#### 1. Introduction

The performance of reinforced concrete frames under severe earthquakes largely depends on the ability of the beam and column sections to undergo large inelastic deformations. Especially, this ability plays a decisive role in existing buildings, the safety level of which can be estimated by employing nonlinear analysis tools (like pushover), needing a careful input in terms of strength domains and moment-curvature relationships of the critical sections.

The evaluation of the moment-curvature response of critical sections of RC members is a complex issue mainly because of the interaction of various parameters: constitutive laws of materials in the elastic and plastic ranges, member geometry, buckling phenomena in reinforcing steel bars, and loading conditions.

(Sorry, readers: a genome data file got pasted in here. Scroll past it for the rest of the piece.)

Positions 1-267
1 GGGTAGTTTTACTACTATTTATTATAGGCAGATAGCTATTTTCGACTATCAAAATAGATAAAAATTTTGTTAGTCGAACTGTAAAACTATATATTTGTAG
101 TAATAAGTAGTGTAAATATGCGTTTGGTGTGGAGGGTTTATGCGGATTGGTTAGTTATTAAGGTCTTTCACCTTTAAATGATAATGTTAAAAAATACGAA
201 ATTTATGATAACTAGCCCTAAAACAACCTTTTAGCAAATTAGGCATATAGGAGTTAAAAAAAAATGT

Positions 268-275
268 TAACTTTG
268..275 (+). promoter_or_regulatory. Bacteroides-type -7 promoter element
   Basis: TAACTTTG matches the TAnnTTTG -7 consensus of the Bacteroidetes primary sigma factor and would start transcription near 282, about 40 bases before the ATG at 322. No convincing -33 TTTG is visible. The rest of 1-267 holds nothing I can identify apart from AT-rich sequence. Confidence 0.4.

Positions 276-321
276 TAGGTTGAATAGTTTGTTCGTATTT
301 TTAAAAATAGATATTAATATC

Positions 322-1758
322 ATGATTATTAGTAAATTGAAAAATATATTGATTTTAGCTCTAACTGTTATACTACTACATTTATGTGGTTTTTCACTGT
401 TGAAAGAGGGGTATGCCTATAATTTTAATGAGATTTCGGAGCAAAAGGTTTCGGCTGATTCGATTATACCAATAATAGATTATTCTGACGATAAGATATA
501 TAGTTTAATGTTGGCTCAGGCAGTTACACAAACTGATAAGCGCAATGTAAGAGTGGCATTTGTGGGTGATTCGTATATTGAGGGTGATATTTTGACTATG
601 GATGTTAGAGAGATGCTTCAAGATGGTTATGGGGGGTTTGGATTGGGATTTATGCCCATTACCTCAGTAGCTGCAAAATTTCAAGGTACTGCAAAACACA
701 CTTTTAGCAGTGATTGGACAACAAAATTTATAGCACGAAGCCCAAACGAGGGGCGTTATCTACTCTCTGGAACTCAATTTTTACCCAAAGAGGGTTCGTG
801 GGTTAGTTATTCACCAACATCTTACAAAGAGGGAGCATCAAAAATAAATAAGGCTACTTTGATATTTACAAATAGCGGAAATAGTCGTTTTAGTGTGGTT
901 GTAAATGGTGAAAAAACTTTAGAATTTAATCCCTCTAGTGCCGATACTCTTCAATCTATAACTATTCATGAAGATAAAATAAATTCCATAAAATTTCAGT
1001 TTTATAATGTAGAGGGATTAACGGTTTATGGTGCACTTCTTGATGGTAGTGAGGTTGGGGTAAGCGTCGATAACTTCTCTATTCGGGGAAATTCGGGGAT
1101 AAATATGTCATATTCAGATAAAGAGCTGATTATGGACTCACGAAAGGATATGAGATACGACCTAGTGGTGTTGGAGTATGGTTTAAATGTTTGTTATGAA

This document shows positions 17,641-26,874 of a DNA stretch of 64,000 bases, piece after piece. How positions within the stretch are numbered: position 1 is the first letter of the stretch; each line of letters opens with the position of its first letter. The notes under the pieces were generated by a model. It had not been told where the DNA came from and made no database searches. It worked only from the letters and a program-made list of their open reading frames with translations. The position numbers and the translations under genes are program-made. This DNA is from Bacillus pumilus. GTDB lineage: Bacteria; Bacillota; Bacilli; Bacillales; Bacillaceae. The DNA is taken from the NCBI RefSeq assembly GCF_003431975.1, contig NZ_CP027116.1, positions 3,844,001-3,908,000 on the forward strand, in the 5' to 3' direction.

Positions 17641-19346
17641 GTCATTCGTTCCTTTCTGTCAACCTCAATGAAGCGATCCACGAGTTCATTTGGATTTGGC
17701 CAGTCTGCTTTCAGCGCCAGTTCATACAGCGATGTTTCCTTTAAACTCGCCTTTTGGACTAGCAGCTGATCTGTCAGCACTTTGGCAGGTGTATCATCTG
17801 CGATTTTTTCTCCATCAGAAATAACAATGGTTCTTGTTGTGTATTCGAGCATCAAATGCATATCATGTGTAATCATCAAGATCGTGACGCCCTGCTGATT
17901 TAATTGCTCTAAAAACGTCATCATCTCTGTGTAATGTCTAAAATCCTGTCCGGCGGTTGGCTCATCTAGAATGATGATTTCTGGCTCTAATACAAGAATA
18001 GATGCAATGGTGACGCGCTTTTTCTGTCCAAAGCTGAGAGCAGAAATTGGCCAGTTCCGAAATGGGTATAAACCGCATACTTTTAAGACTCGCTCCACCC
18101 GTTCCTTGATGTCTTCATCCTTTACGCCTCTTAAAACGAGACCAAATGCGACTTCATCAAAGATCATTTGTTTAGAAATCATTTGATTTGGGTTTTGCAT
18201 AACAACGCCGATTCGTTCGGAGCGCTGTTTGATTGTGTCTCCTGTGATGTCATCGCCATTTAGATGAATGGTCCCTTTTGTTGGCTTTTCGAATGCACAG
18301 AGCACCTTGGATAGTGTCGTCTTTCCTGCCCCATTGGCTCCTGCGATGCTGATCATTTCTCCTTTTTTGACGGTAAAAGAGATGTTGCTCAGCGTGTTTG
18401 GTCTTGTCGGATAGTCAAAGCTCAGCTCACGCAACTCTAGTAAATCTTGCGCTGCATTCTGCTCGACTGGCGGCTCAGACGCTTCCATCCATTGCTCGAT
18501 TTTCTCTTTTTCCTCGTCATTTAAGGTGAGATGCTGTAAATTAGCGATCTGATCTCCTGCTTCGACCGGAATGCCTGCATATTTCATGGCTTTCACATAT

In order to include in a computer software the cross-section strength domain and moment-curvature relationships of reinforced concrete members, two different approaches are usually followed: the use of strength domains [1–3] and moment-curvature relationships of a usually bilinear or trilinear prefixed shape [4–6], in which a degrading stiffness model reproduces the effect of yielding and damage of materials; the layered section approach, based on the fibre decomposition method [7–9].